Exploring translanguaging events through a multilingual writing course design
The article describes the translingual theoretical underpinnings guiding the design of a multilingual writing course. The course was offered at The University of Texas Rio Grande Valley, a Hispanic Serving Institution. The design of the course challenged monolingual ideologies in academic writing through community partnerships with non-profit community organisations committed to social justice on the US-Mexico border region. I explore translingual pedagogies in community partnerships as an approach to build students’ linguistic awareness of monolingual, multilingual, and translingual ideologies (Ayash, N. B. (2019). Toward translingual realities in composition: (Re)working local language representations and practices. Utah State University Press). Through reflections on my course design, specifically the syllabus design, introductory activities, and major course projects, I explore teaching practices that fostered self-reflection on language choices. Through translingual dispositions, we can highlight multilingual students’ abilities to negotiate, resist, and question languages as they advocate for social issues that affect their communities through writing, research, and collaboration.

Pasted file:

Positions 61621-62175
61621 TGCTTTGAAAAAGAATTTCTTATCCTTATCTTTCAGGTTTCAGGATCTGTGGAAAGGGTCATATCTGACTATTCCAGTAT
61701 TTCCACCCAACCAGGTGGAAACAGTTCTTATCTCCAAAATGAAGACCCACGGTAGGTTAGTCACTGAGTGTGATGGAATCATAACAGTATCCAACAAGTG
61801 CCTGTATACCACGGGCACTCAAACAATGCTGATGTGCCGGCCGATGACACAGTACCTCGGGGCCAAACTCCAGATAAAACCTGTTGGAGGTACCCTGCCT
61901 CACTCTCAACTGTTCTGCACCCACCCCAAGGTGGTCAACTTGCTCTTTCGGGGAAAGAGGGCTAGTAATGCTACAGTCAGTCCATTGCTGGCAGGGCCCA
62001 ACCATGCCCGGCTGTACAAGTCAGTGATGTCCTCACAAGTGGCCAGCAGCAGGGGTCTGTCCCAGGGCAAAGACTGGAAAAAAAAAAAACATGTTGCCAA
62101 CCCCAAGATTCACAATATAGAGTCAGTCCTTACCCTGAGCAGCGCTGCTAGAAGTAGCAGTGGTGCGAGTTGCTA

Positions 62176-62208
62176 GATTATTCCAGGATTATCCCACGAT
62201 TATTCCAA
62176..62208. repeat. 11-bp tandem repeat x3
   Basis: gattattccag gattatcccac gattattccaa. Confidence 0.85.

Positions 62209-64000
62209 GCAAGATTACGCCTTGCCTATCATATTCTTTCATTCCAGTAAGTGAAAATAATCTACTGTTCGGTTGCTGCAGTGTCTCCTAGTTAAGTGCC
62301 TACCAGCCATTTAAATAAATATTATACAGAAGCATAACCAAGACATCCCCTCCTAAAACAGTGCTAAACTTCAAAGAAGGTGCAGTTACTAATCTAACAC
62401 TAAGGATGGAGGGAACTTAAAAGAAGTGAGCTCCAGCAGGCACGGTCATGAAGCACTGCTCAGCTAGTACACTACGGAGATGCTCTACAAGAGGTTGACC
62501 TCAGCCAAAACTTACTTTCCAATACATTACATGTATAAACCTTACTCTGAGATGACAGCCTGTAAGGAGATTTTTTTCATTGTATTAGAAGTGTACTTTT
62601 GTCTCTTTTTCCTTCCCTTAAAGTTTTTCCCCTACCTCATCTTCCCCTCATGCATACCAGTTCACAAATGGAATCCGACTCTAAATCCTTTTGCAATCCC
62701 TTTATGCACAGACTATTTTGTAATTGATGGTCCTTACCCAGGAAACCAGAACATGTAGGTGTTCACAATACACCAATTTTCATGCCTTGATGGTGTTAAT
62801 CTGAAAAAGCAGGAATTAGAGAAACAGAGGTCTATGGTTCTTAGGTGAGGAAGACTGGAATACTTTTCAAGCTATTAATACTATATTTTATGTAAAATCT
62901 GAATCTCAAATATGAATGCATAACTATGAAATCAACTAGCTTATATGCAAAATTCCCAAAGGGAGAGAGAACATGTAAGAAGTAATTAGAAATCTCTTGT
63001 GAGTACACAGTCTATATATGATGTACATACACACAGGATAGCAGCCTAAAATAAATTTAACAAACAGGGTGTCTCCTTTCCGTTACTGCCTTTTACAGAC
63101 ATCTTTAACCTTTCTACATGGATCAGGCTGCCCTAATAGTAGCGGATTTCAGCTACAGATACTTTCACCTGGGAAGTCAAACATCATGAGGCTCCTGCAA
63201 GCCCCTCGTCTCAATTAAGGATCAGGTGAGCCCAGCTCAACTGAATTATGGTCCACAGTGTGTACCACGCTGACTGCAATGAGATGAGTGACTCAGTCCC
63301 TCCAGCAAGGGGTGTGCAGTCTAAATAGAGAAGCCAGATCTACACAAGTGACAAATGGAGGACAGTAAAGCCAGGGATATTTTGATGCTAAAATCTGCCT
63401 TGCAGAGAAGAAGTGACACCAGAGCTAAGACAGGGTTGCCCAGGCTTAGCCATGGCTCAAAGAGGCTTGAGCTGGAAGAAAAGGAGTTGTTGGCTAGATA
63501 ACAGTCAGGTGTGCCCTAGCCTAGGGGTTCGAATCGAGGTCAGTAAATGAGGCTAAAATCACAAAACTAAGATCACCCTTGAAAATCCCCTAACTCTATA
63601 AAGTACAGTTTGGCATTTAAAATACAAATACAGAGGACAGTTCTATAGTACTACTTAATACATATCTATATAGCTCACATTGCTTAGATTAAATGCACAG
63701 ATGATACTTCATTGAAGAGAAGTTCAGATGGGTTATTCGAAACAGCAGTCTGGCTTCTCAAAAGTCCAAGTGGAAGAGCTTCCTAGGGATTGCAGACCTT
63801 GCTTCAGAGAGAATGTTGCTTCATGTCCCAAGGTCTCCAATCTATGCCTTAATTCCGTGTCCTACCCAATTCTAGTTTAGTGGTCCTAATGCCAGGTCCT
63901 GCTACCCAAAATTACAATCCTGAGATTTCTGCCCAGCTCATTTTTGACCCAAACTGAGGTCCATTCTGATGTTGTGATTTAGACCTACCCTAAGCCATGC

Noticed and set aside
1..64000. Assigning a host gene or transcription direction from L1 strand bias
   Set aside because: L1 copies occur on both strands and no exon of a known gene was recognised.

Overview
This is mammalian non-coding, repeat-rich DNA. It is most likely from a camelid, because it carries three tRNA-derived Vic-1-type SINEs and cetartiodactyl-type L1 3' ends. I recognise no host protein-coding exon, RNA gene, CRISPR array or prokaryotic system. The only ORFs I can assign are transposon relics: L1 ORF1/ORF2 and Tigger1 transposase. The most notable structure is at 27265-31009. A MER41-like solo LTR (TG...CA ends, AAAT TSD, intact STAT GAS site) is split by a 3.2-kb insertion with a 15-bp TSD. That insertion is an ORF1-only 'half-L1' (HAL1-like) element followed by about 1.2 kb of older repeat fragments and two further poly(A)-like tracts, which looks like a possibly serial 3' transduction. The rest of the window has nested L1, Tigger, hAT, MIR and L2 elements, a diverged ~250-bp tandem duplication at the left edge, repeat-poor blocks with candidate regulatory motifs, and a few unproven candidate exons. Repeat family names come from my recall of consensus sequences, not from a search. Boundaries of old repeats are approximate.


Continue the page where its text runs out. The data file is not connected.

Alyssa G. Cavazos (2022) Exploring translanguaging events through a multilingual writing course design, Language, Culture and Curriculum, 35:3, 261-274, DOI: 10.1080/07908318.2022.2047195
Language, Culture and Curriculum